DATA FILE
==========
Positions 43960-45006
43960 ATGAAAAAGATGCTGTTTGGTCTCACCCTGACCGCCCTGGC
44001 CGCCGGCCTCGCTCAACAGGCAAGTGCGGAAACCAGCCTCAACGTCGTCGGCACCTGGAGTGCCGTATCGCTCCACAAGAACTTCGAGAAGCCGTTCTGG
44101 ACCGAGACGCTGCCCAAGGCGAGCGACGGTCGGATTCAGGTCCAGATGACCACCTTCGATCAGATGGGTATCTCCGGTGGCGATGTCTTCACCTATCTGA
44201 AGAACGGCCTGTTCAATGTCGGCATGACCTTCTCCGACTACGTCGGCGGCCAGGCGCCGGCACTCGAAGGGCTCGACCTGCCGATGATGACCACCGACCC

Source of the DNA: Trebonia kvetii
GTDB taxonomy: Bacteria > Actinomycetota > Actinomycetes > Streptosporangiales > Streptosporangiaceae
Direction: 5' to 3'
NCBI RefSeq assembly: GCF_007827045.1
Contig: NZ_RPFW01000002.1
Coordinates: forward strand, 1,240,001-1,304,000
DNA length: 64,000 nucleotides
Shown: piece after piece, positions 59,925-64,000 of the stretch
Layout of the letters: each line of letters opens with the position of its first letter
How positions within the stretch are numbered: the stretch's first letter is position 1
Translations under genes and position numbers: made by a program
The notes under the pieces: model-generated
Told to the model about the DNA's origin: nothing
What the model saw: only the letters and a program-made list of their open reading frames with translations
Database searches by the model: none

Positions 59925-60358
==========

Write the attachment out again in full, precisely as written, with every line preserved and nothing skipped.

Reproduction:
Positions 43960-45006
43960 ATGAAAAAGATGCTGTTTGGTCTCACCCTGACCGCCCTGGC
44001 CGCCGGCCTCGCTCAACAGGCAAGTGCGGAAACCAGCCTCAACGTCGTCGGCACCTGGAGTGCCGTATCGCTCCACAAGAACTTCGAGAAGCCGTTCTGG
44101 ACCGAGACGCTGCCCAAGGCGAGCGACGGTCGGATTCAGGTCCAGATGACCACCTTCGATCAGATGGGTATCTCCGGTGGCGATGTCTTCACCTATCTGA
44201 AGAACGGCCTGTTCAATGTCGGCATGACCTTCTCCGACTACGTCGGCGGCCAGGCGCCGGCACTCGAAGGGCTCGACCTGCCGATGATGACCACCGACCC

Source of the DNA: Trebonia kvetii
GTDB taxonomy: Bacteria > Actinomycetota > Actinomycetes > Streptosporangiales > Streptosporangiaceae
Direction: 5' to 3'
NCBI RefSeq assembly: GCF_007827045.1
Contig: NZ_RPFW01000002.1
Coordinates: forward strand, 1,240,001-1,304,000
DNA length: 64,000 nucleotides
Shown: piece after piece, positions 59,925-64,000 of the stretch
Layout of the letters: each line of letters opens with the position of its first letter
How positions within the stretch are numbered: the stretch's first letter is position 1
Translations under genes and position numbers: made by a program
The notes under the pieces: model-generated
Told to the model about the DNA's origin: nothing
What the model saw: only the letters and a program-made list of their open reading frames with translations
Database searches by the model: none

Positions 59925-60358